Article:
It was their first show in New York in over two years, and Stockholm’s Shout Out Louds overcame some troubles to wow their very excited fans. The Swedes were playing downtown Manhattan’s Spiegeltent on Monday, July 16th, in anticipation of the September U.S. release of Our Ill Wills, their follow-up to their debut splash, Howl Howl Gaff Gaff, with the set roughly divided between each album. And despite the late hour, a busted accordion, and limits to their song choice, the Shout Out Louds didn’t disappoint.
Soon to be playing a number of Scandinavian and German festivals, the Spiegeltent (QRO venue review) might have been the perfect place for this Nordic band. A cross between a Viking dining hall and a Weimar-era cabaret club, it is located just north of the big Pier 17 mall and South Street Seaport (QRO venue review). It can be a little hard to find, located on a pier, far from the street, and surrounded by bamboo fencing. More known for its burlesque shows, an actual tent canopies this summer venue, though the walls, tables, and bar all seem more solid. However, the above-water Spiegeltent did lend itself to a wobbly floor when the crowd really got dancing.
But the one problem with the Spiegeltent was that the whole show was scheduled for 11:30 PM, and started just after midnight – on a Monday night (or rather, Tuesday morning…). Singer Adam Olenius mentioned this when thanking the crowd for making it out, but that wasn’t the only issue the Shout Out Louds had. Mid-way through the set, right before launching into Our Ill Wills’s excellent “Parents Livingroom” (Olenius had even already told the crowd it was next), singer/keyboardist Bebban Stenborg had to give the sad news that her accordion was broken. Blaming it on all their travel, Stenborg suggested that the rest of the band play something else, which doesn’t require an accordion or herself, while she tried to fix it. The crowd shouted out excellent numbers like Howl’s “100°” and Wills’s “Normandie” (as well as David Bowie’s “Let’s Dance” for some reason), but they needed Stenborg for both of those (and didn’t know “Let’s Dance”). Eventually, drummer Eric Edman took over accordion-fixing duties, and the Shout Out Louds took up another audience request, “I Wish I Was Dead, Part 2” (their contribution to Music from the OC: Mixtape 5), accompanied by a drum machine.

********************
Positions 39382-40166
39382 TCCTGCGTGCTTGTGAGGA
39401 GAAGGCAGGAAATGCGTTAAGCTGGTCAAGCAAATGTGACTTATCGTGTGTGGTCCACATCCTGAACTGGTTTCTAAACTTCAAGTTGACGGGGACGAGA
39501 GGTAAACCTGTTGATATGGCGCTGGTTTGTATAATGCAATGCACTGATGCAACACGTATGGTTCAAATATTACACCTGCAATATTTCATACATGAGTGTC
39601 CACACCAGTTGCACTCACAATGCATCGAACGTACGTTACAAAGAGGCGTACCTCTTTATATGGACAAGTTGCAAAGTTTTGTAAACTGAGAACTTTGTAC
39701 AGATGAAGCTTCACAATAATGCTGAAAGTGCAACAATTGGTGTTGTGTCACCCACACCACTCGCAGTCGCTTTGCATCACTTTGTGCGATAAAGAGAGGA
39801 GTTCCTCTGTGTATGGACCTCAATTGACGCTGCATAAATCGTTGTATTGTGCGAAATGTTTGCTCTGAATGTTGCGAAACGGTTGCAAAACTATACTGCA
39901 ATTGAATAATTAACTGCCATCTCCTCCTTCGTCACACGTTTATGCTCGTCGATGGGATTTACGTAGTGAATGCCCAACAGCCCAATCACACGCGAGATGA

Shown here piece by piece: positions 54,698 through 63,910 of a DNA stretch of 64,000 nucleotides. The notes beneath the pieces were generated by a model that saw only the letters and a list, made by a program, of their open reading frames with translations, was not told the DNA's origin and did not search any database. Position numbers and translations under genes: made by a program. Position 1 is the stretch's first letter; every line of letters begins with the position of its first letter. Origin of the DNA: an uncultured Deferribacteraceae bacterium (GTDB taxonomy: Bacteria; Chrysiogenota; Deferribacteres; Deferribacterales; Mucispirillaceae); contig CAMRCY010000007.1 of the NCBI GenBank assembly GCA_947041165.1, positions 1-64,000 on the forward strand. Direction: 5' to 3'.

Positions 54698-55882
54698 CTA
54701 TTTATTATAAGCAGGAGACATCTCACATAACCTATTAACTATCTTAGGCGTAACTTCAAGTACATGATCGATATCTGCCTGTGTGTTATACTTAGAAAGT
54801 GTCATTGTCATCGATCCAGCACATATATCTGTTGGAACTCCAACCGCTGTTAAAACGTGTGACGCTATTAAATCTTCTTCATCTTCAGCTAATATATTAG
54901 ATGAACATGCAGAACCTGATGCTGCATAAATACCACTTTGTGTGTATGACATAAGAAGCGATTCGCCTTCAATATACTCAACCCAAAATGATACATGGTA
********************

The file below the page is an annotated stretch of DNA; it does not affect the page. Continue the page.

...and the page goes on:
The bad news is that the accordion couldn’t be fixed, and the band had to pass up great songs like “Livingroom”, “Normandie”, “100°”, and Ill Wills’s “You Are Dreaming”. The good news is that the band rose above it, and delivered a live version of “Wish I Was Dead” that easily exceeded its OC Mixtape recording. And this was just keeping in stride: the preceding “Hurry Up Let’s Go” outshined its performance on Howl Howl, while the following “Shut Your Eyes” likewise surpassed its track on Wills. The Spiegeltent’s floors shook so much during “Hurry Up Let’s Go” and “Shut Your Eyes” that one could be forgiven from fearing the place would fall into the East River, while “Wish I Was Dead” brought the crowd right back into things. And the Shout Out Louds capped things off with their incredible new single, “Tonight I Have To Leave It”, which somehow exceeds their wonderful last single, “The Comeback”, in catchiness and emotion.
Luckily, “Comeback” was not one of the songs the band had to skip, as Howl’s leadoff track came up second that night, after Wills’s expansive “Time Left For Love”. Other wonderful songs early in the set included another great Howl single, “Please Please Please”, and Wills’s impossibly good “Impossible”. However, the Shout Out Louds went directly from “Impossible” into Wills’s not quite as remarkable “South America”, and followed it up with an unfamiliar piece that lacked hook. Those two were probably the weakest patch of the night, but then “Hurry Up Let’s Go” & co followed them up. Oh, and for their encore return, they were unable to play two of the three songs they’d planned (“You Are Dreaming” and the already-played “Wish I Was Dead, Part 2”), so instead they launched into a medley of the one planned song they had left, Howl’s “Very Loud”, and the classic Clash hit, “Train In Vain”; “Train” might have been better than “Loud”, but that’s just because “Train” is so damn awesome.
One of the earliest of today’s ‘Swedish Invasion’, the Shout Out Louds blazed the trail with an exciting, excitable brand of indie-pop that makes you want to move your feet, while also injecting it emotion and meaning. They’ve still got it on Our Ill Wills, and, judging by their show at Spiegeltent, they’ve definitely still got it live…